So AAR, what do you think? Is Daphne Winsome or Loathsome?
LinnieGayl: It’s funny, when I read that Daphne was the first choice for this new series I was puzzled: I honestly couldn’t remember what Daphne had done that was so awful. It’s been years since I read The Duke and I but remember liking it, and being excited that it was part of a series. After reading the recap, I now remember what happened, but am still hazy about my reaction to it on first reading. I recall being angry with Simon, thinking that he deliberately hid the truth from Daphne. She was very naive, and was horribly hurt when she finally figured out — with help — that it wasn’t that he “couldn’t” have children, but that he “wouldn’t” have children.
So yes, on reflection, what Daphne did was wrong, but what Simon did to her was awful as well. Do these two wrongs cancel each other out? Probably not. But in the end, I know that at the time of my first reading I came down much more on Daphne’s side than Simon’s. I suspect a large part of my “tolerance” of what she did has to do is with the time of the story. Would I be so accepting in a contemporary? Perhaps not. But on balance, I come closer to placing Daphne a hair on the side of the Winsome side than on the Loathsome side.
Cindy: I remember being thrown by this scene but then I bring my own baggage to the table. As someone who married a man who told me we might not be able to have children, it was something I had to consider. In the end he was correct and even though I knew it was more than likely true that we would not have children when we married, we both still had hope. So there was my frustration with the HEA of a situation that is very real to people in all previous times in history. Even with the medical help today there is no guarantee. Now, take the scene as it is and yes, it’s rape. There are romance books with the plot point of the hero not taking the heroine to bed because she is too intoxicated – why would we accept that a heroine has a different choice in the same example?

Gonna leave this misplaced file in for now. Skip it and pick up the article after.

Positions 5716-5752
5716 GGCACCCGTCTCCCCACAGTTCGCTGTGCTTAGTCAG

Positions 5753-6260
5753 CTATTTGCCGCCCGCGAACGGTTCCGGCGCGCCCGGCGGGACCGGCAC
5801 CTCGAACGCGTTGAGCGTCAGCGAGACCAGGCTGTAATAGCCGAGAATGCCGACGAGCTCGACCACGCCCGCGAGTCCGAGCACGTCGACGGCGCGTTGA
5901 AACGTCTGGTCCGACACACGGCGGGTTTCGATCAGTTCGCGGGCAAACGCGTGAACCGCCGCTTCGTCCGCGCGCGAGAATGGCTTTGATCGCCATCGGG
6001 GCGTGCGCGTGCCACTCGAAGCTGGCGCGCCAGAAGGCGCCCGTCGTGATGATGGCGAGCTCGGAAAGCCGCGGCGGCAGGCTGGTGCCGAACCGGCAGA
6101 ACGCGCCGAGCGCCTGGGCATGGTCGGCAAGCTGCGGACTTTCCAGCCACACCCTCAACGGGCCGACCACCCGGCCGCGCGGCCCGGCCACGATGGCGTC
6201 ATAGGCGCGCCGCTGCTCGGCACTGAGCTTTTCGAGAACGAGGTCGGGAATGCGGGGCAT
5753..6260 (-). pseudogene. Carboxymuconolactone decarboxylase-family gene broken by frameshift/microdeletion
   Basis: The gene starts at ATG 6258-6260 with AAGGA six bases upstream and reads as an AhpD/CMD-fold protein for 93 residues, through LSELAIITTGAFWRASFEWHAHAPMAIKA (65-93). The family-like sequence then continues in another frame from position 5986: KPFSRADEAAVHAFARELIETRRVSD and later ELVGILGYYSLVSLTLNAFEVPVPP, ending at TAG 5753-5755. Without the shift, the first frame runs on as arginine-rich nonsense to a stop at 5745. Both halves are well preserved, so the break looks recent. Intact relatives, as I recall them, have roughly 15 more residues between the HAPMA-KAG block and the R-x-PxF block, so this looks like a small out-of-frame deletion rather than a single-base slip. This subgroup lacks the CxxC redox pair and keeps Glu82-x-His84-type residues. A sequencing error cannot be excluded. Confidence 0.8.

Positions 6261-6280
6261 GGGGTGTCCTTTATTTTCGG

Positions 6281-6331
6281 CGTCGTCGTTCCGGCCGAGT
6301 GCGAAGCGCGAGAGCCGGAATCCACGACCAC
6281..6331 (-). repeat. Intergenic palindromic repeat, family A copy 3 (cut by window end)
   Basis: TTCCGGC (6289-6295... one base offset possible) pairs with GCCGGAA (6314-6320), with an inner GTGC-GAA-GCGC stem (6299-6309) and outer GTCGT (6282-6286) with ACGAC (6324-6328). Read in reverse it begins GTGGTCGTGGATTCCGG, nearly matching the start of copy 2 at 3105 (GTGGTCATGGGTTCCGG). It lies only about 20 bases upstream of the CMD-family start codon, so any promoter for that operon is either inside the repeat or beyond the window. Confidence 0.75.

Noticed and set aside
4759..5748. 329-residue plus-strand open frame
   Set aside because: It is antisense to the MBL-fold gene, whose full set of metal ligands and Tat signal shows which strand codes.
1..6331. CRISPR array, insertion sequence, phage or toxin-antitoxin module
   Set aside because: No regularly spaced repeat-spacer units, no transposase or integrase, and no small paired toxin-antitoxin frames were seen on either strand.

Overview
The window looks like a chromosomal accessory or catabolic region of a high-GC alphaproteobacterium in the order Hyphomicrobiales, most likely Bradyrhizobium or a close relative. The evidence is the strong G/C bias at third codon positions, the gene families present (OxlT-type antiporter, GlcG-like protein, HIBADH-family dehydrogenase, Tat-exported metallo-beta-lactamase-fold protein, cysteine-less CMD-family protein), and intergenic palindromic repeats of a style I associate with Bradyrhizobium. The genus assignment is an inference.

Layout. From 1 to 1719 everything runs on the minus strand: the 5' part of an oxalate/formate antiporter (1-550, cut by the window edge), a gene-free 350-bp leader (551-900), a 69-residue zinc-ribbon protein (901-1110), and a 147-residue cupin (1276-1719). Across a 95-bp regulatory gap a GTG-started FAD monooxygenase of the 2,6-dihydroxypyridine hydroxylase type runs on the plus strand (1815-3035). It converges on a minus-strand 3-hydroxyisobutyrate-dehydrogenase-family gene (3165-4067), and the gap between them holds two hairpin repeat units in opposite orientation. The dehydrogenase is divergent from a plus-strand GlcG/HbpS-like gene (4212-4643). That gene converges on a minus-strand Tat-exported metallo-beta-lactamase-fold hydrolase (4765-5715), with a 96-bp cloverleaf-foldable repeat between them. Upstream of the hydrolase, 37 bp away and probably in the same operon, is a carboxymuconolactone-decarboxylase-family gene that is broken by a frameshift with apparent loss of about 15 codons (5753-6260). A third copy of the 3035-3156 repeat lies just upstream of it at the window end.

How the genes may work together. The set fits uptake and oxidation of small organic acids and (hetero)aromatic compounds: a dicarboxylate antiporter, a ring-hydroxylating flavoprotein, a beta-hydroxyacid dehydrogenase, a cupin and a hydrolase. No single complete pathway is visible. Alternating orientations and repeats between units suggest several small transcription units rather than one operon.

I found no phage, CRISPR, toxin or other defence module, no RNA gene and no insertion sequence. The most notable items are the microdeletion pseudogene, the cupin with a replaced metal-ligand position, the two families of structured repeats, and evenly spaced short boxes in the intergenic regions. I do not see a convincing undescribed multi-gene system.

Furthermore, Daphne took away Simon’s choice – because even though this is a historical and yes, children were important, this didn’t give her the right to decide she was right and Simon was wrong. Not only that, she did what would make her happy and that is not what love is supposed to be about. In the end, both characters were selfish and made horrible choices and even though the story ends with them having a bunch of kids and being known by all as a loving couple their story is not all that romantic. What’s interesting is that with everything I’ve said, this book is one of my keepers.
Maggie: I second what Cindy said re Daphne took away Simon’s choice – because even though this is a historical and yes, children were important, this didn’t give her the right to decide she was right and Simon was wrong. Not only that, she did what would make her happy and that is not what love is supposed to be about. ” More Loathsome than Winsome to me for sure.
Lee: It’s been awhile since I read The Duke and I so I’m just going by Dabney’s summary and what everyone else has contributed. I think in this particular story, both parties were in the wrong. Simon obviously didn’t tell Daphne why he couldn’t have children but he must have known that being a mother was the second most important position (after being a wife) a gentlewoman aspired to in their time. As for Simon going out and getting drunk and then begging her to sleep with him, well, what did he expect would happen? So I’m not absolving Daphne of blame. Both Simon and Daphne needed to communicate a LOT more than they did, but obviously if they had, the story would have been totally different.
Anne: I’m like LinnieGayl. It has been so long since I read any of these books that I couldn’t remember what Daphne did wrong. I kept looking at the list of heroines, wondering if it was a misprint. One of Julia Quinn’s heroines in this list?